Junior Sergeant Nicoline peered through the scope at the head of a Hungarian signalman, who seemed to be tracking a line that ran from the battery upon a hill into the town.  She and her spotter had painstakingly crawled across a field skirting the town into sniping range over the night, hoping to create  mayhem and confusion among the enemy.  Through the crosshairs, she watched the signaller stoop down to fix a length of severed line, unaware that he had only moments of life left.  Unexpectedly, a flare ascended across town in the morning sky and the man looked up, startled.  She pulled the trigger…
  • The recon platoon dragged along a company with it.  The sniper pinned the nebelwerfers through the whole game.  This shows Turn 1 after recce moves, notice how close we are at the top of the pic.

  …The Major watched the whole column of T-34s explode with the penitent convicts tumbling off to lie still on the ground.  Their mad rush into the guns of the Panthers and Stugs, and subsequent death throes, quickened the hearts of the men of 2nd company.  Rather than recoiling from the destruction they just witnessed, a loud “Huzza” erupted in the ranks and they rushed the Hungarian tanks.  But what use was a submachine gun against tons of steel?  The Major brought his own few pioneers forward while the human wave of khaki grey faced the onslaught of machine guns.  There were not enough armed with the charges to take out the tanks.  Just then, riflemen began to improvise wicks and take out their precious rations of vodka….

  …Nicoline shot two more who tried to repair the wire, hoping to buy time for the assault across town.  She could see the ominous stovepipe barrels of the rocket launchers dug in on the hillside and knew they would slaughter her battalion comrades if they could range in.   Closer in ahead of her, she could see the rustling of soldiers, German pioneers this time, attempting to ferret her out.  She knew that they would soon set up an MG34 and rake the field she hid in, leaving her no sure escape.  Just then, behind her, she heard the rumble of tracks.  A loud boom issued and the roof collapsed on the building that the pioneers occupied.  The SU-122s had arrived, giving her a reprieve.

The Soviet tanks all got lit up by going too fast in front of Panthers (in an attempt to get side shots), and there was hardly anything remaining that could take them out on the Soviet side.  The game was going to the Hungarians until I found that riflemen actually have a puny Tank Assault 2, but there were a lot.   This is a view from the axis lines with the sniper barely perceptible on the table edge in front of the assault guns at about turn four.

…The hulks of Stugs, a Zrinyi and three Panthers littered the battlefield.  The tattered remains of the shtraft platoon,six shellshocked men, wondered how they survived and if they finally earned their commutation for their foolhardy ride into battle.  Depritstoy beheld the sight of his soldiers staggering among the wrecks that moments before had whittled their ranks down by half.  They had shoved satchel charges into turret rings and drive sprockets, smeared vision blocks with mud,  flooded exhausts grates with burning vodka,…and they had won the heights from the invaders.  The Major would have many recommendations this day for the Order of the Great Patriotic War.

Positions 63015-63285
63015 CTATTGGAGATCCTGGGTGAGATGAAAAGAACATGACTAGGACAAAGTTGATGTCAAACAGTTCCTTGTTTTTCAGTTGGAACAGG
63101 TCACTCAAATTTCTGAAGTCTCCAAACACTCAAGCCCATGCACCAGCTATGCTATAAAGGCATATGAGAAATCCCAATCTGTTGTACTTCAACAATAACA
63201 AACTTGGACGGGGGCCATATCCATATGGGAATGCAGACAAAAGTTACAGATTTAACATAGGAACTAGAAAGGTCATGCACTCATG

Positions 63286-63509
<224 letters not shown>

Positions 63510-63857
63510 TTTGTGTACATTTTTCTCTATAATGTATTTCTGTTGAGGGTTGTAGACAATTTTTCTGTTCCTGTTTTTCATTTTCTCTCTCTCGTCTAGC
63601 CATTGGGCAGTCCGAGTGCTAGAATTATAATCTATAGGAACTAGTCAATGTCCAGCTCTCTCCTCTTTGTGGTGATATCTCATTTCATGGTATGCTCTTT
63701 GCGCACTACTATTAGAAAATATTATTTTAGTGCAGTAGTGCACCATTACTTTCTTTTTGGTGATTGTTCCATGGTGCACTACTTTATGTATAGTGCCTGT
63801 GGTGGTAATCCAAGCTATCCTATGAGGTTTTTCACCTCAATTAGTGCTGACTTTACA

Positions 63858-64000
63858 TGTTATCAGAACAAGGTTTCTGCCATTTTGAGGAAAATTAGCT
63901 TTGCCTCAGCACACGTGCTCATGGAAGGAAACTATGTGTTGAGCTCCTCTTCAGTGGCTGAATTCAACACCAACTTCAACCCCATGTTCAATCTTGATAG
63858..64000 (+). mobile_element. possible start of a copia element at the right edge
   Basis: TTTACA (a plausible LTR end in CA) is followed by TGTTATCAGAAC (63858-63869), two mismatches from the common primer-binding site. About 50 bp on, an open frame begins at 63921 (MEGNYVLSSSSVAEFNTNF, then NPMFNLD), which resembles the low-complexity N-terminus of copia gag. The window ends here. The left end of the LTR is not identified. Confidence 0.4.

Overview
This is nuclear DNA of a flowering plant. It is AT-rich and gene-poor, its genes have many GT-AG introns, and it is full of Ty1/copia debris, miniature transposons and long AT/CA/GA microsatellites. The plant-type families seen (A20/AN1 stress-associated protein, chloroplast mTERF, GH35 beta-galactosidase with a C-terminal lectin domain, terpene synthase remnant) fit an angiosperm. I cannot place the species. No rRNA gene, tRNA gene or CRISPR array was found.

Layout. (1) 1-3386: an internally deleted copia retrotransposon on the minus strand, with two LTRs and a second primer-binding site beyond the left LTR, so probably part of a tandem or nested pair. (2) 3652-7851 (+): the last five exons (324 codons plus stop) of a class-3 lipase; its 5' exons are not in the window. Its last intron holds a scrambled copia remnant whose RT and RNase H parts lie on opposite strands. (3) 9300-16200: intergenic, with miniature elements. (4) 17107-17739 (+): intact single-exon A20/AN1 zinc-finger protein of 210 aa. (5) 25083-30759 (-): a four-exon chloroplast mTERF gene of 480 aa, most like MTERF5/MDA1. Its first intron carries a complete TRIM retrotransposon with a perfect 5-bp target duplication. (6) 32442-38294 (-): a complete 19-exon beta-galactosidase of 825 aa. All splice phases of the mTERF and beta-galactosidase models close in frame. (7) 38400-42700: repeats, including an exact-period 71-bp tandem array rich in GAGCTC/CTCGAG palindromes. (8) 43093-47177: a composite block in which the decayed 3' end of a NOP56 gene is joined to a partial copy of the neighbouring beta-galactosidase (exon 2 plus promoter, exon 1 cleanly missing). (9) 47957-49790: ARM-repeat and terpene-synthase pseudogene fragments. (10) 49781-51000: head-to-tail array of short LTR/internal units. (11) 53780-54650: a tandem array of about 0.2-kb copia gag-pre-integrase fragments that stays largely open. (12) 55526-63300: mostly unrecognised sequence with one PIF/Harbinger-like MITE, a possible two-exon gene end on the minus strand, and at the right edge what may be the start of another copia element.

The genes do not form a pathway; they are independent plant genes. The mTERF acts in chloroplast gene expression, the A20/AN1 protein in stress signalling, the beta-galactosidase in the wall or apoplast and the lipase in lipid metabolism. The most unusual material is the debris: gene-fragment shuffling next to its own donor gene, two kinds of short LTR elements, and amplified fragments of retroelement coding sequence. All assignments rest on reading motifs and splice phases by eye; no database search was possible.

It was a fun game that could have gone either way at the end, and my rookie mistakes were made up by the fact that quantity is a quality all its own.  The firestorm sapper battalion was lost in the taking of Vibetsk, though.  This last pic shows the objective (a Panzer III) surrounded by remnants of the strelkovy company.  Thanks, Walter, and don’t forget to bring more Hungarians to make goulash out of.

The Bagration Campaign Has Started! Turn 1: Soviet Assault, Vitebsk Captured.

So the long awaited Bagration Campaign kicked of this last Saturday. Will deserves special recognition for helping us in getting this started.

All of our games are going to be a minimum of 1500 points due to balance issues with the bonus units that can be taken by either side.

The captain for the Axis is Michael and the captain for the Allies is yours truly (Jeremie).

A summary of the first battles of the Bagration Campaign:

The city of Vitebsk was taken by Will’s Strelkovy army from Walter’s Romanian Armored Platoon. Both sides suffered heavy losses, but ultimately the Red Army prevailed.

The territory of Zhlobin was held by Michael’s Sturmdivision against my own Tankovy Kompanie. This territory was fortified and the Red Army has not been pushed back. The bloody fighting continues into the next round!


The Soviets are prepared to overrun the German defenders.

The campaign will resume on October the 13th at the Panzer Depot @ 4PM to 9PM!